Oh, the sights we shall see. Oh, the people we shall meet. I’d better begin shopping for my leathers. Do they all come in black? Black is not my best color. I’m visualizing rusty-reddish-brown. I’ll probably have to stitch up my own leathers. I’ll need kerchiefs. Definitely a Harley kerchief. Boots. Saddlebags and such. A discrete tattoo. I wonder if I might need a trailer.

Sondra Ashton
HDN: Looking out my back door
October 13, 2011

Tuesday, October 4, 2011

Look Out Techies; Here I Come

Look Out Techies; Here I Come
Back in high school, many a year ago, I took an aptitude test. I scored off the chart in mechanical ability. That made no sense to me. I could change a tire if I had to, but I wouldn’t have known how to change a spark plug or identify a distributor.

Four years later, when I lived on a ranch south of Dodson, we had electricity but none of the other niceties. No running water. No bathroom. No bathtub. I did have a precious electric wringer-washing machine. It sat in a corner of the kitchen. I hauled buckets of water from the pump out at the corner of the yard, heated it on the wood stove, then hauled more water for the rinse and poured that into a galvanized tub. In the dread of winter, with my brand new baby in diapers, my washing machine quit. Back then all diapers were cotton. So every day I had to wash by hand. Diapers, sheets, towels, my husband’s work clothes, everything—on the scrub board. My husband teased me that if the creek wasn’t frozen I could pound diapers on the rocks. I did not find it funny. He was a cowboy, not a mechanic. He knew better than to dig into the machine. Since we were snowed in, there was no way to bring a repairman out from town.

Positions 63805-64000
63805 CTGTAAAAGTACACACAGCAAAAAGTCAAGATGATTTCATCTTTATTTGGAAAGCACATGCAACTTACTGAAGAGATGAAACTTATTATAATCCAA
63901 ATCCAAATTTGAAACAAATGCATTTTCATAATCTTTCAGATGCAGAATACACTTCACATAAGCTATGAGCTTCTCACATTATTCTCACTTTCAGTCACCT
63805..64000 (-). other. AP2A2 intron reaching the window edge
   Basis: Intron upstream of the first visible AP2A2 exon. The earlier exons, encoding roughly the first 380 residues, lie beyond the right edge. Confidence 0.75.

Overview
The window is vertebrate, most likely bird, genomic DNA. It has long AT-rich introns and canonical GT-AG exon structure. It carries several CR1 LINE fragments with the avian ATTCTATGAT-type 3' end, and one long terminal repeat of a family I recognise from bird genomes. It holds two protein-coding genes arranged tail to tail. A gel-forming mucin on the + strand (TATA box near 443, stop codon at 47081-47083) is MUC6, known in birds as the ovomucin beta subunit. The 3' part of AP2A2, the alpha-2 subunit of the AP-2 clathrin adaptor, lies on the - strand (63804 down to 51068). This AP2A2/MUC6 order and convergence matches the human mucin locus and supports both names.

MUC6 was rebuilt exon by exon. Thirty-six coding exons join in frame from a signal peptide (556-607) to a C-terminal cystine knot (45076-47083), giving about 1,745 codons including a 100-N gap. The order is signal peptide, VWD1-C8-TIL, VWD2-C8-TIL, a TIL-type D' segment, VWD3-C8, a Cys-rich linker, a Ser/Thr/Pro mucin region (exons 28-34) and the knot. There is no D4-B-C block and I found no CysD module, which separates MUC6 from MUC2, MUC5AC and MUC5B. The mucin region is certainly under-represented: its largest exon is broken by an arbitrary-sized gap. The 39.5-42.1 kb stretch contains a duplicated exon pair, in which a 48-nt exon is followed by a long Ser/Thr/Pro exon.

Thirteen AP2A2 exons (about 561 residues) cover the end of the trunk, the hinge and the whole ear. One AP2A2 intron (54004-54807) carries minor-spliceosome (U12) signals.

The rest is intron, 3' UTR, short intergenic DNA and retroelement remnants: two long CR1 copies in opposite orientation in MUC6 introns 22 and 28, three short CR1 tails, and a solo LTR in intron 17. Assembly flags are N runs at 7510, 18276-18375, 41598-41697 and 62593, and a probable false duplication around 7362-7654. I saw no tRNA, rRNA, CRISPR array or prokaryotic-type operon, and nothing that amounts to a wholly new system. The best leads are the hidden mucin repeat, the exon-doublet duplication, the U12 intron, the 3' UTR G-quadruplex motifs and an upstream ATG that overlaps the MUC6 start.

The daily scrubbing had me in tears. One night in a dream I saw how to repair the washer. The next morning I gathered tools. I lay on the floor, head tucked underneath the washing machine. I took it apart, following the steps that I remembered from my dream. I placed the parts in the order I removed them. I found the disconnected whichit and put the whole thing back together with only three extra parts. I plugged the washer in and it worked. The aptitude test proved right. I was a mechanic.